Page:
I think the majority of references candidates offer up are a wahaven’t time. Most have limited knowledge of actual performance so they’re not much value. You can argue that if that’s the best reference you give that actually does more harm than good. Usually they’re either buddy co workers or someone who just saw snippets of your actual work. I want to talk to previous supervisors or a major client who’s seen first hand a substantial amount of your work. If you’re not giving me those believe me I’ll be hunting for them on my own.

    1. Anonymous*

      Interestingly I have never given someone as a reference who has NOT been my manager, line manager or department head. It doesn’t occur to me that that is even suitable to do although On one I had to give a HR department due to staff changes.

    2. Long Time Admin*

      Joey, Most of my former supervisors, managers, and directors are either dead or not with the companies any more. Some of those companies don’t even exist any more. And I temped for a couple of years, so the agency staffers I knew are long gone. If you can find my former executives, more power to you! (Actually, I think you’d need psychic powers to find most of them.)

  4. Joey*

    Waste of time is what I meant to say in the first sentence. I hate that autocorrect sometimes.

  5. Joanna Reichert*

    It never made sense to me to not include your references right away. Assuming they’re references who have nothing but glowing reports regarding your work ethic and abilities, making an employer ask for them is just one more hiccup in the hiring process. Since it’s a drawn-out, nail-biting process anyways, why not be transparent up front?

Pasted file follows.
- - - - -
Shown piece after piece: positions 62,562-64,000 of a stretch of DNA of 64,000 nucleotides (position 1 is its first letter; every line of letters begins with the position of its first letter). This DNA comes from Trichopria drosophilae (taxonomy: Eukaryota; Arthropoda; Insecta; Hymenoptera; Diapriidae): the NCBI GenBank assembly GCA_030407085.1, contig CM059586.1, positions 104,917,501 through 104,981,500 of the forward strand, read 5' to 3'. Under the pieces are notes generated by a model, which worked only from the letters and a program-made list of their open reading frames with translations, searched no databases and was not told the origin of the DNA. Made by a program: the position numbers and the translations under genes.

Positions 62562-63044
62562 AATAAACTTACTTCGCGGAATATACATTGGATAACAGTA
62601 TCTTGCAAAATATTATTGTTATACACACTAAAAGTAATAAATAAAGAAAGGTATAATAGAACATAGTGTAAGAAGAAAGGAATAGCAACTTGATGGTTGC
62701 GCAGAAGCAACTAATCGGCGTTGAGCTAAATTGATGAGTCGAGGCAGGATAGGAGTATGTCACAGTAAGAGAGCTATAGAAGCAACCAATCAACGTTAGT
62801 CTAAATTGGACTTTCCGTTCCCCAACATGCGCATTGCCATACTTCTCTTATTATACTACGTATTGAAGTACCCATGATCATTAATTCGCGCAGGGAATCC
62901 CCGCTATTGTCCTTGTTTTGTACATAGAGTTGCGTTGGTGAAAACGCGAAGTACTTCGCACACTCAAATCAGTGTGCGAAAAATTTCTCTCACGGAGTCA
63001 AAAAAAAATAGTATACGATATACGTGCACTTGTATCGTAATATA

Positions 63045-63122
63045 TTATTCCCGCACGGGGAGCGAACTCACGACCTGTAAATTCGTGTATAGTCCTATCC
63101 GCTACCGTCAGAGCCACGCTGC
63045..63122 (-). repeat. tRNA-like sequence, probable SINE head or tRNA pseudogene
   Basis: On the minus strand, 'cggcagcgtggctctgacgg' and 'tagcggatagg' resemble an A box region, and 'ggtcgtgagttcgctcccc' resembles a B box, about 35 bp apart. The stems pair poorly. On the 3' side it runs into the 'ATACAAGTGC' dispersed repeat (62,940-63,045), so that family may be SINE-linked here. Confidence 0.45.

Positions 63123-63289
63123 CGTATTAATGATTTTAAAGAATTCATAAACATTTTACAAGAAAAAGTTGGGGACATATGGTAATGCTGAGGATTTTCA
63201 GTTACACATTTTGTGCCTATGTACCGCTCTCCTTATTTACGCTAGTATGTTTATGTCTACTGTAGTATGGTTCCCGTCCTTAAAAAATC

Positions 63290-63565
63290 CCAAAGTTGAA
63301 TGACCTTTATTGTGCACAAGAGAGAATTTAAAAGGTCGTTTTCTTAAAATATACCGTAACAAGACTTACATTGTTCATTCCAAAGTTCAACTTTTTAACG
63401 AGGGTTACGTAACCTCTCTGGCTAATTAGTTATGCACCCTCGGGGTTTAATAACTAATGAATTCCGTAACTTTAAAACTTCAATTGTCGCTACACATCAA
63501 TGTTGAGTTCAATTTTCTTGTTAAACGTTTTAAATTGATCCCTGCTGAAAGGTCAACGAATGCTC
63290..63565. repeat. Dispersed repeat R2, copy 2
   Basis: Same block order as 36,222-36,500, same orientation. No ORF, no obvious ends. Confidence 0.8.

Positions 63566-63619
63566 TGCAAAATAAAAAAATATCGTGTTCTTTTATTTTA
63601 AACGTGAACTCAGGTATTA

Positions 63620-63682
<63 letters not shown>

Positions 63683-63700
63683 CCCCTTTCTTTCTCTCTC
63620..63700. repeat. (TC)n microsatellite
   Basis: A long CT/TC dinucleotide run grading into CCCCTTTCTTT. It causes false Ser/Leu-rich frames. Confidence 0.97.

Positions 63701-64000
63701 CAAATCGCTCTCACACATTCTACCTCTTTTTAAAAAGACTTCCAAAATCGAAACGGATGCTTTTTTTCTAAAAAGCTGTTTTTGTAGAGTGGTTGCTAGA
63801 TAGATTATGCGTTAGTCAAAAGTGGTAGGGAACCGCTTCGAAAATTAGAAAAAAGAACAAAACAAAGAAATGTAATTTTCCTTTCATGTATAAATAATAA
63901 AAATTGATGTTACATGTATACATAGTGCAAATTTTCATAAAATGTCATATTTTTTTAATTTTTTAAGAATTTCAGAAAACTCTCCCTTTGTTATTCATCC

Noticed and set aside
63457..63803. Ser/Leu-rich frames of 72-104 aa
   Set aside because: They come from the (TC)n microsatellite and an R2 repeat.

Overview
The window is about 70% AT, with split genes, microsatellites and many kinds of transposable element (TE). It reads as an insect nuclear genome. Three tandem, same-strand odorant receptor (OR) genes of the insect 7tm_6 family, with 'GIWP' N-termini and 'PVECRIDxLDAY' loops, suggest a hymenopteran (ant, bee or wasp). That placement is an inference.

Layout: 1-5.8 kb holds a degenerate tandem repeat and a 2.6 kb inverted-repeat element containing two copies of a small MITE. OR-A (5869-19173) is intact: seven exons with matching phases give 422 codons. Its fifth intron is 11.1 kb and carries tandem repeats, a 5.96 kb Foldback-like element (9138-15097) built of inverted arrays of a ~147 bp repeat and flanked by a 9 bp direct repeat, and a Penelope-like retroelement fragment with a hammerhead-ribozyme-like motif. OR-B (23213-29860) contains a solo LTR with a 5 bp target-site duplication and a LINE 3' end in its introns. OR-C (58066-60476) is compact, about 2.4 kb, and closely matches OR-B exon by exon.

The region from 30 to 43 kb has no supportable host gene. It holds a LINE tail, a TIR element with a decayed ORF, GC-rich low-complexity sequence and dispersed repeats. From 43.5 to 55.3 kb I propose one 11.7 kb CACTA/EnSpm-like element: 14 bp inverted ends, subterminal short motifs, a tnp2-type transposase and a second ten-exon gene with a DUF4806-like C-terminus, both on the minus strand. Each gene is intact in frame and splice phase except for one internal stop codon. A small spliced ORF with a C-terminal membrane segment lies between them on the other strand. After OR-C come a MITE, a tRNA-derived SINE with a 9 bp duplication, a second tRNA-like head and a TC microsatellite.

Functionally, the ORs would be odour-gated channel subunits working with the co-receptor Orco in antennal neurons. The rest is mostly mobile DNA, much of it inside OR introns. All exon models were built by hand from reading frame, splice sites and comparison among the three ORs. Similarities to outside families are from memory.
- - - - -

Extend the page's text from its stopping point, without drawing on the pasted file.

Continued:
1. Anonymous*


      You should guard your references like you do your Social Security number! Even if you only apply to one opening, it would be rude to give out your references’ contact information without warning them about who’ll be contacting them and why.

      Most likely you’re applying to multiple openings, and there are still employers out there who call references without telling the candidate – do you really think your references will have glowing reports about you after getting called out of the blue by ten different companies?

  6. Annr*

    I have issues getting everything I want to include on, so words that canbe eliminated free up real estate for better things.

  7. Louis*

    A lot of people waste space on their resume. Personally I have always wanted to put something like this :

    Hobbies: Hunting, Fencing, Karate (black belt)

    Biggest weakness: I get angry when I’m rejected

  8. C1ndyluhu*